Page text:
Biden touts need for bolder response to climate change

President visited NREL lab in north Jeffco on Tuesday

President Joe Biden speaks on Tuesday in Jefferson County.
President Joe Biden speaks on Tuesday in Jefferson County.
Photo courtesy of YouTube

“Folks, we've got to pick up the pace.”

That was US President Joe Biden's message as he spoke Tuesday, Sept. 14, about his plans to address climate change while creating new jobs during a visit to the National Renewable Energy Lab's Flatirons campus located just north of the Rocky Flats Wildlife Refuge in Jefferson County.

During his roughly 15-minute speech, Biden touted the need for the Federal government to set more ambitious goals for reducing emissions and addressing climate change then were set even by the Obama administration in which he served as Vice President.

“When those were set, (sic) we had more time,” said Biden. “We don't have that time now. The goals are different because the necessity is there … We don't have much more than 10 years, for real.”

Among the new goals set by Biden is for the nation to reach 100% carbon-free power by 2030. Biden said he also recently announced a new target for the country to reduce its carbon emissions by between 50 and 52% by 2050.

Biden said the need to take bolder, more aggressive steps to address climate change has become starkly apparent in recent months with nearly one in three Americans communities being struck by weather disasters in the past few months.

Biden said within the last two weeks he had made visits to California, New Jersey and Louisiana, where he surveyed damage from the Caldor Fire and Hurricane Ida. Coloradans, he said, are also becoming increasingly familiar with the effects of climate-change driven disasters.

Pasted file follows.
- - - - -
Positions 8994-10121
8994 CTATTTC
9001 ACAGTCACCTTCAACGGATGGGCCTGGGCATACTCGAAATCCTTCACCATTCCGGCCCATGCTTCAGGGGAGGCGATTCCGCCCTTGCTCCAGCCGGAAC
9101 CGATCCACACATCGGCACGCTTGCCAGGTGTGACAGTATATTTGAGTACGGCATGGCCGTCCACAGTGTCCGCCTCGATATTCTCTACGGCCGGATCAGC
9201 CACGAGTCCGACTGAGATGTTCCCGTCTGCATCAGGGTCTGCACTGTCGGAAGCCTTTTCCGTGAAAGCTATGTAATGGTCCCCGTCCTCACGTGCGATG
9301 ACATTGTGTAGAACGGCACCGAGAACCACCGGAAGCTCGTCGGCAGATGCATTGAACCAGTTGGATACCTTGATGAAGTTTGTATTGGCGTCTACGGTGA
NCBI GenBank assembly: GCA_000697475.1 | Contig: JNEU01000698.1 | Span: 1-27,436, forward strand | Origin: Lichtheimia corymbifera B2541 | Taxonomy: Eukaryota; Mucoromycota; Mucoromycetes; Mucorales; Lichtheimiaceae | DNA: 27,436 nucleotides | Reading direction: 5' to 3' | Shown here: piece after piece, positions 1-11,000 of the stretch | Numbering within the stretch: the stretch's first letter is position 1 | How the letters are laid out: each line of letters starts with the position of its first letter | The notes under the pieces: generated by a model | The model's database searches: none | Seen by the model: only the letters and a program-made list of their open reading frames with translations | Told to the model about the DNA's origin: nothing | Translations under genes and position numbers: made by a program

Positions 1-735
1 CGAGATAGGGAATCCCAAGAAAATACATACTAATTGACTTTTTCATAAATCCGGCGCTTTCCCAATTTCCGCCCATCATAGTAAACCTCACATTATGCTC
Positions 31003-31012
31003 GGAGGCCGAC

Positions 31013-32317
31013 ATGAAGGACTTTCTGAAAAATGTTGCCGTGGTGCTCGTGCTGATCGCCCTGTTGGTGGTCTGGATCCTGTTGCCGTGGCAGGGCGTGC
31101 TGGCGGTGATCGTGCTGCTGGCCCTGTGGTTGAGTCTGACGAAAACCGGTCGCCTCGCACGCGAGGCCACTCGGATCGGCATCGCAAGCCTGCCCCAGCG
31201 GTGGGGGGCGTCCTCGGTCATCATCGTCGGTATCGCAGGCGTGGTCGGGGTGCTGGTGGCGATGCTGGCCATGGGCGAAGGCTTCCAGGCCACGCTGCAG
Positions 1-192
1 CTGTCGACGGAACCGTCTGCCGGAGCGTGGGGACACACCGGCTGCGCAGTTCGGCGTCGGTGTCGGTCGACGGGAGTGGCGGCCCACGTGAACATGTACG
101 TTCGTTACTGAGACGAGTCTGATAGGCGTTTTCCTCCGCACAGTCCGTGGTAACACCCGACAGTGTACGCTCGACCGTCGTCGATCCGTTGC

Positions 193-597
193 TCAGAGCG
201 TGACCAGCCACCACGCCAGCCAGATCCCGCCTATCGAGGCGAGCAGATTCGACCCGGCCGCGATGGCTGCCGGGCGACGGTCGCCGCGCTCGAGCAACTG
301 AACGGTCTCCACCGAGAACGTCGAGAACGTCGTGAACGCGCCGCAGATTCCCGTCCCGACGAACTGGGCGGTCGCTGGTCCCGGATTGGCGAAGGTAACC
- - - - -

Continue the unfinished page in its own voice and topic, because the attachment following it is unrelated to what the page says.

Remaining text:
“Even if it's not in your backyard, you feel the effects when you turn on the local weather and in addition to the temperature and precipitation you want to know what the local forecast is going to be…” he said. “You saw the vicious cycle this summer when heavy rains combined with the burn scar of the 2020 Grizzly Creek fire resulted in mud slides that washed out an entire section of Interstate 70.”

“The bottom line is it's everywhere,” he later said.

However, Biden also touted the benefits that an increased focus on addressing climate change would bring, including the creation of well-paid, union backed jobs.

“When I think of climate change, I think jobs,” Biden said.

He said those possibilities are already apparent in Biden's infrastructure bill, which he said would put 800,000 people to work, including a large portion in work related to addressing the climate crisis.

Biden was introduced by Julian Aguilar, a member of the International Brotherhood of Electrical Workers Local 68 union of Xcel Energy workers in Colorado.

“Being here at NREL shows the future of our industry, renewable and sustainable energy…” he said. “When you see all these new technologies you might think the future doesn't look much like the past, but one thing the past and the future will have in common is that they be built by unions.”

Xcel Energy is the first utility in the nation to set a goal of being carbon-free, Biden said.

Gov. Jared Polis also spoke at the event at NREL. He thanked Biden for visiting the facility, which he said is “powering the renewable energy revolution,” and said the state will continue to partner with the Federal government as it works to meet its own goal of using 100% renewable energy by 2030.

“President Biden's Build Back Better agenda directly helps support the work we are doing here in Colorado, one of the leading states on the clean energy revolution,” Polis said.

Biden, who completed a tour of the NREL foothills facility prior to his speech, praised NREL and said the Build Back Better plan also includes more funding for the lab and similar organizations.

“We'll be making those breakthroughs in solar wind and storage out of these facilities,” he said.

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